ICYMI 2/24/22: CA Water: Wasted, Swindled, Recycled

How America’s Farmers Got Cut Out of the Supply Chain  – New York Times 4/20/22

“My warehouses are already bulging at the seams,” Mr. Phippen says. “It scares the crap out of me, because in five months I’m going to get a new crop in the door. There’s no timeout in farming.”
…Throughout California, more than 1.1 billion pounds of almonds from last year’s harvest are sitting in warehouses, a volume roughly one-third larger than this time last year, according to the Almond Alliance of California, an industry trade group.

Bay-Delta VA: A Sweetheart Deal to Subsidize Agribusiness – Doug Obegi, NRDC 4/18/22
It’s not surprising, given who was in the room negotiating this backroom deal, that the VAs are a sweetheart deal that would subsidize the mitigation obligations of the state’s largest irrigation districts and industrial agribusinesses, undermining the Public Trust.  If you think state and federal taxpayers should pay to subsidize Stewart Resnick’s almond and pistachio empire, the VAs are the deal for you!
Taken as a whole, the proposed voluntary agreement assumes that the majority of the funding and much of the water would come from taxpayers or other water users, not the water districts that signed onto the MOU.  It is a massive taxpayer subsidy for these politically powerful water districts that were in the room where it happens.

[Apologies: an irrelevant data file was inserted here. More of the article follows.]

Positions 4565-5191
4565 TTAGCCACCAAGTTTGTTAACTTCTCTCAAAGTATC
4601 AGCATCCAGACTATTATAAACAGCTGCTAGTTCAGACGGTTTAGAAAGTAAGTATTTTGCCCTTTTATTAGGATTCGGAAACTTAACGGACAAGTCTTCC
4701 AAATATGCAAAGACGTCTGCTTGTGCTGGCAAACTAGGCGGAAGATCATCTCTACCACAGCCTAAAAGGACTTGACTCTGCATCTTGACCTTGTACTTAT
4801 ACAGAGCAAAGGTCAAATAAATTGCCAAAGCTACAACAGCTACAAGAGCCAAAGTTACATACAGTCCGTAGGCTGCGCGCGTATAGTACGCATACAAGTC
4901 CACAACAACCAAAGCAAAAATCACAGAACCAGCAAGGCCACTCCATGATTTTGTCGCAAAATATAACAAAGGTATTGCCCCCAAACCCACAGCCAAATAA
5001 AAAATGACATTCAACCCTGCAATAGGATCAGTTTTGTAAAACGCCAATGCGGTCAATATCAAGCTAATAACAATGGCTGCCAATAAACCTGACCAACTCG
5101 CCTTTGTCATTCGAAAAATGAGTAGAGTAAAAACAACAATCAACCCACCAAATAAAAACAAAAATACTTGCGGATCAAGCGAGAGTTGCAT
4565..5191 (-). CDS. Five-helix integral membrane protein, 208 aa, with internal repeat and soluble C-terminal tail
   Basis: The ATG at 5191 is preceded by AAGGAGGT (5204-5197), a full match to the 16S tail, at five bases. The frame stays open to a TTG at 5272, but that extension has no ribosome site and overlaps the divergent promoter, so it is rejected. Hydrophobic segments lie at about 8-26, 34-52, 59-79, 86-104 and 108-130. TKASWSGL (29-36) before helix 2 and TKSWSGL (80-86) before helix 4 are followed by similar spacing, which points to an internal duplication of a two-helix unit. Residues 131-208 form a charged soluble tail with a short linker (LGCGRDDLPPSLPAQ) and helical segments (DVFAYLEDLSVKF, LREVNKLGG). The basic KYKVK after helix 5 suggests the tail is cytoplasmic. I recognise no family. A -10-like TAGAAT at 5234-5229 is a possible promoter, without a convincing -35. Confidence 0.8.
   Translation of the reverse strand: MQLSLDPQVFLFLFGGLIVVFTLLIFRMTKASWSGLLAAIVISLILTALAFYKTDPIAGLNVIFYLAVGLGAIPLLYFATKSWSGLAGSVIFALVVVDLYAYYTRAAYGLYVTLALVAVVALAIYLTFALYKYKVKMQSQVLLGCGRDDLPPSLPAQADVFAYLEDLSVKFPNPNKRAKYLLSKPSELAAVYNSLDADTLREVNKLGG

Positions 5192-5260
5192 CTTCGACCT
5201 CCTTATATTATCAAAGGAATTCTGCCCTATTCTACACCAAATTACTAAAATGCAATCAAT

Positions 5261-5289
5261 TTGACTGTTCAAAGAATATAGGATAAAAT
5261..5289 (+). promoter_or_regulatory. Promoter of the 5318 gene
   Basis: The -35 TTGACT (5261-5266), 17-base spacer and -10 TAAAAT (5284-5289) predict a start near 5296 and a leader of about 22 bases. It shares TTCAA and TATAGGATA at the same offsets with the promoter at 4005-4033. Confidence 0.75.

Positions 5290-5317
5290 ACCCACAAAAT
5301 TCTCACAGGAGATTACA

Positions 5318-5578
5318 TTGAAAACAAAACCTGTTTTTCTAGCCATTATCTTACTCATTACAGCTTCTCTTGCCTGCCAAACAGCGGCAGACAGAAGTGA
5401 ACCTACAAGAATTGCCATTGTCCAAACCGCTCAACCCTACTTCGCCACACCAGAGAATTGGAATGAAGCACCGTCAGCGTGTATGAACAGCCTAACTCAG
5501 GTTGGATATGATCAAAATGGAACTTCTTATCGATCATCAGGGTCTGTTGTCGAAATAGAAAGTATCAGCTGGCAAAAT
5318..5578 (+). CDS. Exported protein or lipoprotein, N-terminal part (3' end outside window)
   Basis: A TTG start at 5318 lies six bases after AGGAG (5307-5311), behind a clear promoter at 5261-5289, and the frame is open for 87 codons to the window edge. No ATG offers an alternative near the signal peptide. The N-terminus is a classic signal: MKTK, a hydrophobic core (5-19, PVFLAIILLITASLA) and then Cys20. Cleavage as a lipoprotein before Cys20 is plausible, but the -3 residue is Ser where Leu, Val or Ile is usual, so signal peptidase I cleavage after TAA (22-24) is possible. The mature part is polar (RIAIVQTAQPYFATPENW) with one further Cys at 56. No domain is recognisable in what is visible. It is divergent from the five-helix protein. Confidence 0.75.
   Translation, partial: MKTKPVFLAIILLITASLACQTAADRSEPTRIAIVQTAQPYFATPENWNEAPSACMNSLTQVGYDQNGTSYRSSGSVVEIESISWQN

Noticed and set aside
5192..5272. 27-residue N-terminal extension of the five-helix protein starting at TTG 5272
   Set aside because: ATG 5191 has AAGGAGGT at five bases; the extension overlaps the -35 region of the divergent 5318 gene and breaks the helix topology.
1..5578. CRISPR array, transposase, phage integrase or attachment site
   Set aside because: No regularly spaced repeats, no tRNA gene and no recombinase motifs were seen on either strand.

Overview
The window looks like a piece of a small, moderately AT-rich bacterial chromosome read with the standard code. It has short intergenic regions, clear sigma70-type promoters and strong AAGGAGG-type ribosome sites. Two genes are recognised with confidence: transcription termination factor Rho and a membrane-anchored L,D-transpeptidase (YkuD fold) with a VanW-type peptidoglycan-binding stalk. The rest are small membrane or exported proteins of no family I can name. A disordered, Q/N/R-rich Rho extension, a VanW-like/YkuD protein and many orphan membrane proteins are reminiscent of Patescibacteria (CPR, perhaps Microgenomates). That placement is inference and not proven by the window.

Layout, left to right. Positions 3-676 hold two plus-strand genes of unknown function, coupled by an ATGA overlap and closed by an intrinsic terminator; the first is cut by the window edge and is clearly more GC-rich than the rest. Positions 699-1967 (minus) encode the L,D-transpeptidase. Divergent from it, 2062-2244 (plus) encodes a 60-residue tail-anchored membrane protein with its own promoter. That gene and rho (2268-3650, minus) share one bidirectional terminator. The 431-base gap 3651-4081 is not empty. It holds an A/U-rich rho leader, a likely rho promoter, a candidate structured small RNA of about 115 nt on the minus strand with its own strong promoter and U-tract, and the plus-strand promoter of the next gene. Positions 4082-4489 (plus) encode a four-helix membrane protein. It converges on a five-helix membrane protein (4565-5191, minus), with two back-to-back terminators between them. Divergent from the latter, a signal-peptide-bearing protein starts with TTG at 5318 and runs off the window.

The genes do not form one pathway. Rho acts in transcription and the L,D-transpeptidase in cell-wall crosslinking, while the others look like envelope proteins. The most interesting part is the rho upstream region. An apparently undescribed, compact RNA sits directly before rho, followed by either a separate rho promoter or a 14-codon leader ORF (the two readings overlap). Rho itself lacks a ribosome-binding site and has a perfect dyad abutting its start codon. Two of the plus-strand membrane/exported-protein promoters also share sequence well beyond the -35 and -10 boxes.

Groups Request Critical Water Infrastructure funding in May Revise
A coalition of more than 40 California groups sent a letter to state leaders this week asking for $1.5 billion of investments in critical water infrastructure projects in Southern California. These projects include for large-scale wastewater recycling, stormwater capture, groundwater remediation projects, and continued improvements in water efficiency. 
The signed-on organizations declare in the letter, “…shared values for an equitable water future: the human right to clean, safe, and affordable water (especially for low-income communities); resilient water infrastructure; good jobs performed by a skilled and trained workforce; healthy waterways, coastlines, rivers and freshwater ecosystems; robust community and tribal engagement, and the health of all people.” 

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